The IRS is making it easier for taxpayers who will be making payments on a tax liability over time. Individual taxpayers who have combined liabilities for taxes, penalty, and interest less than $50,000 and businesses owing $25,000 or less for payroll taxes, penalty, and interest qualify for an Online Payment Agreement (OPA). Individuals owing less than $100,000 could also qualify to use OPA to enter into a short-term payment plan. To qualify, all tax filings must be current. Additionally, the OPA tool is available to taxpayers with existing payment plans who want to revise payment dates or amounts or to change the financial institution from which payments are being made.
How does it work? The application to establish an OPA is found online at https://www.irs.gov/payments/online-payment-agreement-application. The taxpayer has to have verified his or her identity with the IRS by signing in through ID.me, a secure account established and maintained by a third-party provider. The ID.me application is done online and requires a photo ID to complete. The taxpayer also has the option of naming a Power of Attorney to act on his or her behalf.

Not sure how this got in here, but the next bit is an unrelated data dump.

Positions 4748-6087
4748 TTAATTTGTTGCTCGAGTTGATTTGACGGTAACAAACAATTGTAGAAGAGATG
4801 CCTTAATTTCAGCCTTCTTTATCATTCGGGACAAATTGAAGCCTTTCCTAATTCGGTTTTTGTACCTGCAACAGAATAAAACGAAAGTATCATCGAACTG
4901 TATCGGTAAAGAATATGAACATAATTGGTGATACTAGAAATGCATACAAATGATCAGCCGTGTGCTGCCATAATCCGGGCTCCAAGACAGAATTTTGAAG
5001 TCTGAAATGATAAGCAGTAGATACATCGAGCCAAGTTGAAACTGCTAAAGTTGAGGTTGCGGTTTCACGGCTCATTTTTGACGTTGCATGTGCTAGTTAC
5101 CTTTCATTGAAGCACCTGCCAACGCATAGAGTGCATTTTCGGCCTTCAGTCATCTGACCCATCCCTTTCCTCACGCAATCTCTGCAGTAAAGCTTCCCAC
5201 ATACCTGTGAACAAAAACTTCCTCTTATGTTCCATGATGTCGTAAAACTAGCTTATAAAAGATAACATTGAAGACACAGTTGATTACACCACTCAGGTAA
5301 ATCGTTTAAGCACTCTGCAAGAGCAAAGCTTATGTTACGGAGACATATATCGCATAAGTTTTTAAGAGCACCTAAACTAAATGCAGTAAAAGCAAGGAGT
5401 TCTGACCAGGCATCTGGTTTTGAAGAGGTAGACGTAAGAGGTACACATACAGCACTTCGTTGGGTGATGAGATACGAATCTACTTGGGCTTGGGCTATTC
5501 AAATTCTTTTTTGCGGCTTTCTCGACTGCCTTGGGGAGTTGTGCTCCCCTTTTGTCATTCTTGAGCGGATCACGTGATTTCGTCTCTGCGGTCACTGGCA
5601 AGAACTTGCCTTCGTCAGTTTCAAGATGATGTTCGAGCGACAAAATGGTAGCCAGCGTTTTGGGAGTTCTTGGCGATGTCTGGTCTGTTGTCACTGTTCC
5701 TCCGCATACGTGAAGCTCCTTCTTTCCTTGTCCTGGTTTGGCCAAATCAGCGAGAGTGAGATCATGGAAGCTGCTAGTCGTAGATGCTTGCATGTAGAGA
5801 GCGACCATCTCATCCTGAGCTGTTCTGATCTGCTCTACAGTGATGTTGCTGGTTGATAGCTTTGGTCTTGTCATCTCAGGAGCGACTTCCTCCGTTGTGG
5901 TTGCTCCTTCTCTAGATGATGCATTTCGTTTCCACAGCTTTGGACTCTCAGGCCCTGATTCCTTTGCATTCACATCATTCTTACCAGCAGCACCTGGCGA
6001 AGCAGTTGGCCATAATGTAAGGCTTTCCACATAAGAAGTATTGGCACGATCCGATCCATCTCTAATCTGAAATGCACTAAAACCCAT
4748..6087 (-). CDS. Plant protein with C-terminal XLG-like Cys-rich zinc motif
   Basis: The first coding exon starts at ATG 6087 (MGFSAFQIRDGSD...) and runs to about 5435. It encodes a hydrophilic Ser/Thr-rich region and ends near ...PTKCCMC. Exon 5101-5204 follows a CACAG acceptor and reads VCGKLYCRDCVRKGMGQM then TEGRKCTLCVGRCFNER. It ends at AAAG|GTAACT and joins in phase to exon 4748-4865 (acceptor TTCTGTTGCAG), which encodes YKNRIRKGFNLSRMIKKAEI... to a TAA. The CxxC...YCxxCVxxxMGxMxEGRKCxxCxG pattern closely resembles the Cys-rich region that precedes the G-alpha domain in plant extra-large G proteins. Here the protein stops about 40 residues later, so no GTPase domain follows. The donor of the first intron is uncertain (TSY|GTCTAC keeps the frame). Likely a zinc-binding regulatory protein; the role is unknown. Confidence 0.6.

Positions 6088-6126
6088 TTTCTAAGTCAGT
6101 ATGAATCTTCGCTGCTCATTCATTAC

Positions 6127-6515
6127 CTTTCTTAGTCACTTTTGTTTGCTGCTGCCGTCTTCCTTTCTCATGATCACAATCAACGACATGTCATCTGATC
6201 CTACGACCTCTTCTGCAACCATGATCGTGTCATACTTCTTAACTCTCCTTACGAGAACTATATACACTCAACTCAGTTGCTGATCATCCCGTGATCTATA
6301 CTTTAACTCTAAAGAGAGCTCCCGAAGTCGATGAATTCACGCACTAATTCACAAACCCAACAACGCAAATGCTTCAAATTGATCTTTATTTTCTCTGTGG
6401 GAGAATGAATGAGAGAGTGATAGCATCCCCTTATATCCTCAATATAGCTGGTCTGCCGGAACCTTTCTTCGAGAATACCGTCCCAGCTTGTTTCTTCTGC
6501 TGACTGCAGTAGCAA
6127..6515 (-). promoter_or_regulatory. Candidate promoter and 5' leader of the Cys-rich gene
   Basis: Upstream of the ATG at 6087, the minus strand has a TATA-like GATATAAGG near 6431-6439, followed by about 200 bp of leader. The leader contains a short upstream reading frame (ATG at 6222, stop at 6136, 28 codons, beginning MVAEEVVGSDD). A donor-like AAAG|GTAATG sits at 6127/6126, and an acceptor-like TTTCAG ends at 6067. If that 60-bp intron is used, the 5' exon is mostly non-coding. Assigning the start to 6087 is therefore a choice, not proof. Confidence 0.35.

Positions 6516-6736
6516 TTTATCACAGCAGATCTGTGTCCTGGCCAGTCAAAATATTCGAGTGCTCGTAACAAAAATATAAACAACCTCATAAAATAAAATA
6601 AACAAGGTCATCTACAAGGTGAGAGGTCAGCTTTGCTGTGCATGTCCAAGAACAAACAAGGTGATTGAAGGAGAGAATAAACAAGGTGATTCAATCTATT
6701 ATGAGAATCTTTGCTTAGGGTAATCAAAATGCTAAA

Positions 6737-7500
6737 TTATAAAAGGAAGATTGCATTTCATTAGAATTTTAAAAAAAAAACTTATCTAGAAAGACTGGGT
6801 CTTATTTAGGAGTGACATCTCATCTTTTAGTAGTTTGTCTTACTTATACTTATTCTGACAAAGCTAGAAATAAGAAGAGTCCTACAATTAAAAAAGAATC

How much does this cost? There is no fee if making an immediate payment of a balance due or establishing a payment plan of 180 days or less, although in the latter case, penalties and interest continue to accrue. Payment can be made directly from a checking or savings account or by check, money order, or credit card (applicable card fees apply).
There is a set-up fee for longer-term arrangements. The fee is $31 for payments made monthly by direct debit and $130 for plans that are not paid by direct debit. Fees are waived for low income taxpayers using direct debit and reduced to $43 and sometimes reimbursed if certain conditions are met when direct debit is not used. There is also a $10 fee to revise an existing installment agreement.
Once the online application is complete, the taxpayer receives immediate notification of approval. This is a completely paperless, impersonal process that should take no longer than a few minutes. If you are a candidate and need assistance, maybe using a Power of Attorney is the way to go. Whether you tackle it yourself or need some help, your tax preparer should be notified.
If you don’t qualify for an online payment plan and are able to pay the liability over time, you can submit Form 9465 to request an Installment Agreement to establish a payment plan. If that is not possible, you can make an Offer in Compromise that, if accepted, will allow for payment of less than the total amount due.
If you need help with any of these options, please contact your tax preparer.
Article Submitted by Lois S. Fried, CPA, CFE, CVA, ABV.